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On February 22, 2016, the U.S. Court of Appeals for the Tenth Circuit upheld the Colorado statute requiring out-of-state vendors that do not collect sales tax on sales to Colorado customers to notify those customers that they may be subject to Colorado’s use tax and to send the state each year a list of Colorado purchasers with purchases of more than $500, with their addresses and the total amount spent, against a Commerce Clause challenge by the Direct Marketing Association (“DMA”) claiming the statute discriminated against and unduly burdened interstate commerce. The Circuit Court reversed a District Court decision granting summary judgment to DMA.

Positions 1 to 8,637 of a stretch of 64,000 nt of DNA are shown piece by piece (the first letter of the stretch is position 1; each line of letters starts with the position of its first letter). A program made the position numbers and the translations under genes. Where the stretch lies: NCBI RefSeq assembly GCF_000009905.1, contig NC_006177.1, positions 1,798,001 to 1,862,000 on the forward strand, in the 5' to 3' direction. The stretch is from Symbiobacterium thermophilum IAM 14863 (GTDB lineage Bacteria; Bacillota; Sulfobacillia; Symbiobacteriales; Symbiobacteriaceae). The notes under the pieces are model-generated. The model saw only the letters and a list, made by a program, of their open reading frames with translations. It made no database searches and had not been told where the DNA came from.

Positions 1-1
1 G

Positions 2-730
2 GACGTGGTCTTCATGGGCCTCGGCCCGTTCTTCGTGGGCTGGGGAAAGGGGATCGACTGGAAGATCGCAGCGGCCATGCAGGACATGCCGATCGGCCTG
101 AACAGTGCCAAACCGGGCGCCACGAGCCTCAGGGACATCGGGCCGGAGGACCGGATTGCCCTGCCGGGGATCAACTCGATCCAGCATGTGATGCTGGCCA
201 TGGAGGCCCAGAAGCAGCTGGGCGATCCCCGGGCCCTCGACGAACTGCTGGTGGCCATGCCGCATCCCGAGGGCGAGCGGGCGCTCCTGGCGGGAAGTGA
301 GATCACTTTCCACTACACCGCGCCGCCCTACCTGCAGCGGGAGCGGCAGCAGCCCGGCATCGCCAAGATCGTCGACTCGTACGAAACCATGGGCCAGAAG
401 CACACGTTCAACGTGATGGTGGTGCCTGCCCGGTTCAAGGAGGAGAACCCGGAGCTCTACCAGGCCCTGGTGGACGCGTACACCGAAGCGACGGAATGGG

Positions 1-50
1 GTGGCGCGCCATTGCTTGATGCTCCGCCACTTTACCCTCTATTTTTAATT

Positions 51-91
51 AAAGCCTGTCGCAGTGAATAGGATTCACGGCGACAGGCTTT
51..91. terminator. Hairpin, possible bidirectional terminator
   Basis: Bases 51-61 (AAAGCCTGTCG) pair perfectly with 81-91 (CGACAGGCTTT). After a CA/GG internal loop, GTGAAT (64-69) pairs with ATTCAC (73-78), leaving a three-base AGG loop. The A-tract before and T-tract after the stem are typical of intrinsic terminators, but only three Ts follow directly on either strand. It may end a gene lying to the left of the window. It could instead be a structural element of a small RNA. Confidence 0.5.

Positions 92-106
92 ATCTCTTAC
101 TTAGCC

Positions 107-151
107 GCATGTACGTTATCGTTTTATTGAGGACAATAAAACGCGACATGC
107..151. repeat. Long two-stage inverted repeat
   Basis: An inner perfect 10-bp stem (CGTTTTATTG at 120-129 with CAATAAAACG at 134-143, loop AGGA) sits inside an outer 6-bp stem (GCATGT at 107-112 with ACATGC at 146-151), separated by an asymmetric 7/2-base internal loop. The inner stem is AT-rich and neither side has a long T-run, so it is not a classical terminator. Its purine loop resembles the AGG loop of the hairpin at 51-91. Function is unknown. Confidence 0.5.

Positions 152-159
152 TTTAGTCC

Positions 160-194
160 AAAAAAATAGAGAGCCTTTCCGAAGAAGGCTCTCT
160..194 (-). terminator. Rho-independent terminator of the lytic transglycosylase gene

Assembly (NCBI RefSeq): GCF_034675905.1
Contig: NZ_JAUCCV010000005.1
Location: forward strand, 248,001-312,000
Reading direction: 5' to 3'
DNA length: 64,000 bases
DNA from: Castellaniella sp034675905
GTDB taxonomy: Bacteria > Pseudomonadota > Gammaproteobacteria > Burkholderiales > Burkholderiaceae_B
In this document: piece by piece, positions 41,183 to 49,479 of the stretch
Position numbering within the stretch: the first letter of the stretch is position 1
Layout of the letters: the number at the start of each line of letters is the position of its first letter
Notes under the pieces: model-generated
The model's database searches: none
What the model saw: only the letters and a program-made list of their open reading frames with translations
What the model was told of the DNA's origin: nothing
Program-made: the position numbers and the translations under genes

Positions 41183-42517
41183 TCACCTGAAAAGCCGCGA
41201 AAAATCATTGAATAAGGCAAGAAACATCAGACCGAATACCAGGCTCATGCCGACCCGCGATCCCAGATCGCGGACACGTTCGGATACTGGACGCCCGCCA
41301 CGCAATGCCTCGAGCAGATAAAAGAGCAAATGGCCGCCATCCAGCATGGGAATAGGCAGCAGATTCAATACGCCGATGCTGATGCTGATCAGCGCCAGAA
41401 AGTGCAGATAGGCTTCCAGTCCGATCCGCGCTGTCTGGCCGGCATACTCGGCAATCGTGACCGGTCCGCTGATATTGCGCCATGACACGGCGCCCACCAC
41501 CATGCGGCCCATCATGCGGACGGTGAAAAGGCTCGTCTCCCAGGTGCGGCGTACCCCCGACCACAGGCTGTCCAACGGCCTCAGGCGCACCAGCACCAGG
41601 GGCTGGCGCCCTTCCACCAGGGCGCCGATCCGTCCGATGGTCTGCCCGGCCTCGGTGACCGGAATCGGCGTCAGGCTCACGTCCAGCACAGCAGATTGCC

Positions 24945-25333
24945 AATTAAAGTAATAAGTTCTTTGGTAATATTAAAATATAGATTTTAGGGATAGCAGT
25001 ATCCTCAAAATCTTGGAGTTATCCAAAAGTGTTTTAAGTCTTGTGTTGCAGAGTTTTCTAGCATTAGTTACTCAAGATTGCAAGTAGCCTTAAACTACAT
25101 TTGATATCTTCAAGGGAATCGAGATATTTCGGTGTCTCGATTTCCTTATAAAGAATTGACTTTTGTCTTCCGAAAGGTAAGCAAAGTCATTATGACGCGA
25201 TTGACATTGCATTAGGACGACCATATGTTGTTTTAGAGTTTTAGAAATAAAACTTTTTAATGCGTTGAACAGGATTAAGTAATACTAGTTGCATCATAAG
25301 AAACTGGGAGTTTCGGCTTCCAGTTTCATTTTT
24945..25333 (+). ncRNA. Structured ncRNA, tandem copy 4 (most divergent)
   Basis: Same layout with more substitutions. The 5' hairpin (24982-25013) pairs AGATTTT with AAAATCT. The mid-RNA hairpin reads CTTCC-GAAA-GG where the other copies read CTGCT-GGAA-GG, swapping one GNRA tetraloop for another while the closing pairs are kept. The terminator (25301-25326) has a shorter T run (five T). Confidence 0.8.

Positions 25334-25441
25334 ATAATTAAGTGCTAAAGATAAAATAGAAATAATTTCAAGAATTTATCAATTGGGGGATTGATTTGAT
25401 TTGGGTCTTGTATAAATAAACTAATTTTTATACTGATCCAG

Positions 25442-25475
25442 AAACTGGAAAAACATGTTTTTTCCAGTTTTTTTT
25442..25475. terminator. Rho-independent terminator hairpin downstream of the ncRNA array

The Court held that the statute did not distinguish between in-state and out-of-state interests and thus did not discriminate against interstate commerce. Rather, the Court found, the statute imposed differential treatment based on whether the out-of-state vendor collected Colorado sales tax.
The Court also rejected the argument that the notice and reporting requirements imposed by the statute unduly burdened interstate commerce. DMA’s argument and the District Court’s holding relied on Quill Corp. v. North Dakota. The Circuit Court first found that Quill applied narrowly to sales and use tax collection requirements and held that it did not extend to the notice and reporting requirements under the Colorado statute.
The next step would be a discretionary appeal to the U.S. Supreme Court. Given the history of this case, it is likely that such an appeal will be filed.